Environment SA News

Native fish survey nets large scale finding at Bookmark Creek

In further evidence of ecological improvements at Bookmark Creek in South Australia’s Riverland, ecologists have found juvenile golden perch and freshwater catfish in the area.

Native fish survey nets large scale finding at Bookmark Creek
A juvenile golden perch found in Bookmark Creek. (Photo courtesy of the Murraylands and Riverland Landscape Board).

The Murraylands and Riverland Landscape Board Wetlands and Floodplain team undertook fish surveys in Bookmark Creek throughout March 2022 with the Bookmark Creek Action Group and St Francis of Assisi College students and were excited to discover these species in the system again.

Murraylands and Riverland Landscape Board Wetland Project Officer Stephanie Robinson said golden perch and catfish are known to exist in the creek but are usually only found in small numbers during high flow events.

“We caught two adult and two juvenile freshwater catfish in this year’s autumn survey, which is very exciting considering we have no records of juvenile freshwater catfish caught in the past in this system.”

“The juvenile large-bodied native fish caught during these surveys in the last two years is a great indication of breeding events that may have been triggered by the recent unregulated flows or weir pool raising.”

“It was great to have students from St Francis of Assisi College in Renmark and the local BCAG members come along and be involved in the survey.”

The discovery shows an increase in fish diversity and abundance in the creek and supports the Sustaining Riverland Environments (SRE) program that is seeking to improve environmental conditions within Bookmark Creek.

The SRE program is in the final stages of design for proposed Bookmark Creek infrastructure upgrades at Jane Eliza Estate and Nelwart Street that will reinstate more natural habitat conditions for the type of native species found by the wetlands team.

SRE project team lead with the Department for Environment and Water, Nathan Clisby said upgrades to the Jane Eliza Inlet regulator include a multi-purpose passage for aquatic life such as fish and turtles as well as for community benefit with canoe passage and a pedestrian bridge.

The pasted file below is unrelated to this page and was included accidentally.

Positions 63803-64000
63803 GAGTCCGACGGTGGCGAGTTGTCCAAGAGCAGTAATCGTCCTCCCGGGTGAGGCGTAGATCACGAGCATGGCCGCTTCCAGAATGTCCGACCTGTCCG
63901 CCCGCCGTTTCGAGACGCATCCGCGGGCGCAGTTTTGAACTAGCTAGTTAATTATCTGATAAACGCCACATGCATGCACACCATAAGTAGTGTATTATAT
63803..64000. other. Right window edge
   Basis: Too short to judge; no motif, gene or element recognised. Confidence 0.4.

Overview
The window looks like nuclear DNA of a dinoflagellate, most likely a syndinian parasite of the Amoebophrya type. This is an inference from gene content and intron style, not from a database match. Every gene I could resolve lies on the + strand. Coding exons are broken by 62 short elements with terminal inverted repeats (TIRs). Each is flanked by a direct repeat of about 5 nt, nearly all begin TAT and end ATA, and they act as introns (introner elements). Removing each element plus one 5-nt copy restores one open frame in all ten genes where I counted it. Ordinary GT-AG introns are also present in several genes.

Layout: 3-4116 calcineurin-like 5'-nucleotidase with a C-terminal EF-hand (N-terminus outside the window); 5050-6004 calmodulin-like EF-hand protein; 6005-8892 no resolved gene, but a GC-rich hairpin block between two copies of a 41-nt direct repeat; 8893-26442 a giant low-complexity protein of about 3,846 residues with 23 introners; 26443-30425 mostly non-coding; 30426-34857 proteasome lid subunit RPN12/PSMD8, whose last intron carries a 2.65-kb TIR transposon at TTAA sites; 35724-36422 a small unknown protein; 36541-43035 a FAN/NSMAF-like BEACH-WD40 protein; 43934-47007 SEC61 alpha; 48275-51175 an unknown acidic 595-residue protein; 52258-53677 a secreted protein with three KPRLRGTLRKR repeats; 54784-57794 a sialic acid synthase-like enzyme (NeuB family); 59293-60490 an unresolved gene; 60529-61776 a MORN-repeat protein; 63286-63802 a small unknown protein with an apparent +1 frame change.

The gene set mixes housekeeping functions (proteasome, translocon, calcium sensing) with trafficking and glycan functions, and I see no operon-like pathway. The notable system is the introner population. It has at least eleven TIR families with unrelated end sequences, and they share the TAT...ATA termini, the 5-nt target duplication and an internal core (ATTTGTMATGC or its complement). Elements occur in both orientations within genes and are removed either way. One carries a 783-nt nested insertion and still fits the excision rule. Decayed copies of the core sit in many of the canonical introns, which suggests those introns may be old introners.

“These fish finds are exciting and show exactly why we need this infrastructure and rejuvenation work to continue supporting the aquatic life in Bookmark Creek,” Nathan said.

“They will improve flow conditions for the movement of the large-bodied native fish that the wetlands team are currently finding, as well as enhance community experience and recreation opportunities.

“The work at Nelwart Street bridge will replace existing infrastructure and open up the crossing to improve connectivity and movement for these native fish, which will also create ideal conditions for the growth of aquatic habitat.

“This project is about creating better connectivity and passage for fish through the creek, by undertaking works on a series of structures which currently impede fish movement.

“The existing regulator currently restricts flow and impedes fish movement so the proposed works seek to improve access to habitat for large-bodied native fish.”

The Sustaining Riverland Environments Program is a $37.6 million program funded by the Australian Government through the Murray-Darling Basin Authority and delivered by the Government of South Australia through the Department for Environment and Water.

This project is contributing to enhanced environmental outcomes on a local scale which will complement environmental watering activities which have been made possible under the Basin Plan.

The Murraylands and Riverland Landscape Board Wetlands and Floodplain team monitoring work was supported by the Murraylands and Riverland Landscape Board through funding from the Australian Government’s National Landcare Program and landscape levies.